Bagram Air Base
Germany's Federal Court of Justice on Oct. 6 ruled that relatives of the victims of a 2009 air-strike in Afghanistan are not entitled to compensation. The court held that international law does not award damages or compensation for violations of international humanitarian law. Additionally, there is no legal basis for damages under German law because the scope of public liability does not extend to military missions abroad. The lawsuit concerned an air-strike ordered by Brig. Gen. Georg Klein near Kunduz, on Sept. 4, 2009. The air-strike killed 91, including many civilians. Germany has paid $5,000 to relatives of each civilian that died in the attack, but the victims' relatives were seeking additional compensation.
A spokesperson for Afghan President Hamid Karzai on Jan. 9 said that the administration will be releasing 72 prisoners the United States considers dangerous militants from Bagram prison, stating that there was not enough evidence to continue to hold them. The government said that there was no evidence against 45 of the detainees and that there was insufficient evidence against the other 27 to bring them to trial. Karzai's spokesperson stated that the continued detention of the prisoners was an illegal violation of Afghan sovereignty, and that the government could not allow Afghan citizens to be held for months and years at a time without being subject to trial. A US State Department spokeswoman reportedly responded to the decision by stating that the 72 prisoners are dangerous criminals and that there is strong evidence linking them to terrorist activities and the killings of Afghan citizens and US troops.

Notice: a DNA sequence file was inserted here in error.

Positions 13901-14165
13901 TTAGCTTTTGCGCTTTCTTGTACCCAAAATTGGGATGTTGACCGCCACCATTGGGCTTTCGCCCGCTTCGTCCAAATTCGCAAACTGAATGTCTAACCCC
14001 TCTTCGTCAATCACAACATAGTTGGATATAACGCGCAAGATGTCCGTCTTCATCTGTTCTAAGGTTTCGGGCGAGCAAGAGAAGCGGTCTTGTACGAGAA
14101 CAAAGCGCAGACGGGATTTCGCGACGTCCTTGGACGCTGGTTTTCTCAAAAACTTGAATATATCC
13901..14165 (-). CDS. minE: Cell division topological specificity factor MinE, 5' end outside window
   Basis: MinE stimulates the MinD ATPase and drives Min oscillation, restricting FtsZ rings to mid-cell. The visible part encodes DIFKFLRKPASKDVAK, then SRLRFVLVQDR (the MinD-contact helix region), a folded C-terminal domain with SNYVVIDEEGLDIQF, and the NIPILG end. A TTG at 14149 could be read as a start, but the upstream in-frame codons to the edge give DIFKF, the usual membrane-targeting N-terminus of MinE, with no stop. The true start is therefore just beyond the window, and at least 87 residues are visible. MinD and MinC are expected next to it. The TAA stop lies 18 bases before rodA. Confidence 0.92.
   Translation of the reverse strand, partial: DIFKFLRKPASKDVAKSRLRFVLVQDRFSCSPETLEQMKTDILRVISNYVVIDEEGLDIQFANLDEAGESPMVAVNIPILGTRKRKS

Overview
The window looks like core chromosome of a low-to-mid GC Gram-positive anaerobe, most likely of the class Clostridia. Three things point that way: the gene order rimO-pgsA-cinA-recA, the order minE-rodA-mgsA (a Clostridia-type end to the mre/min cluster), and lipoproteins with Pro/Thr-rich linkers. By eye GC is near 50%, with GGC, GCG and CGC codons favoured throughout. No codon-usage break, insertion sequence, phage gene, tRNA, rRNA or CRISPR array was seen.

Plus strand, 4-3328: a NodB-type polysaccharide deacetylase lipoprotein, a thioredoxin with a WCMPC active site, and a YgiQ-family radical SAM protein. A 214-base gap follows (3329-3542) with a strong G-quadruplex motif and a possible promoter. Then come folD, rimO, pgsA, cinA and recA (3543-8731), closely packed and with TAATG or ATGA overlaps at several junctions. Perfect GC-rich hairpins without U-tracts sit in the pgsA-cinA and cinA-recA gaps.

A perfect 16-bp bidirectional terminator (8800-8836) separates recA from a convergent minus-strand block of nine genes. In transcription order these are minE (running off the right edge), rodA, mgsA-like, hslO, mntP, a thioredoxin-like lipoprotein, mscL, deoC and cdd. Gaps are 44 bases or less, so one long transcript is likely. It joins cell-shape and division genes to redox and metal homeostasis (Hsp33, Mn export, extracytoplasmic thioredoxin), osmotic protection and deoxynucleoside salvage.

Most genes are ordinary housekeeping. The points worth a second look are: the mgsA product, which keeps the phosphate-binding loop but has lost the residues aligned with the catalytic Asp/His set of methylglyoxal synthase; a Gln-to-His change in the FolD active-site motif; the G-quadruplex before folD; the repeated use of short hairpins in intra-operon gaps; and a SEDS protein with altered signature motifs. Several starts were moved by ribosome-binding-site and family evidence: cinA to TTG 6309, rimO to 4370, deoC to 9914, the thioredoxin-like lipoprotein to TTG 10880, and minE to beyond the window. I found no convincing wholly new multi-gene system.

The nonprofit human rights law firm Justice Project Pakistan (JPP) released a report on Sept. 5 detailing the conditions at Bagram Prison in Afghanistan, a facility that continues to detain non-Afghan prisoners of the US despite not being under US control since March. According to the JPP, many of these detainees are being held indefinitely without charges, trial or access to a lawyer. Many prisoners have testified to being captured and held in the prison without ever being told about the basis for their detainment.
London-based Public Interest Lawyers on May 29 accused the UK military of holding at least eight men without charge at the UK temporary holding facility in Camp Bastion, Afghanistan. Their clients have allegedly been held for over eight months without charge and without access to lawyers in what could be a breach of international law. Applications for habeas corpus were issued on behalf of two of the men in April, and the military has ordered a hearing in July. UK Defence Secretary Phillip Hammond insisted that the holdings are in compliance with international law and that there are regular inspections by the International Committee of the Red Cross. He explained that standard military procedures, which required the detainees to be released to Afghan forces after 96 hours, were changed in November due to suspicions about the use of torture on prisoners by the Afghan forces. According to the Ministry of Defence, the detainees are being held in Camp Bastion until a safe path through the Afghan system could be assured.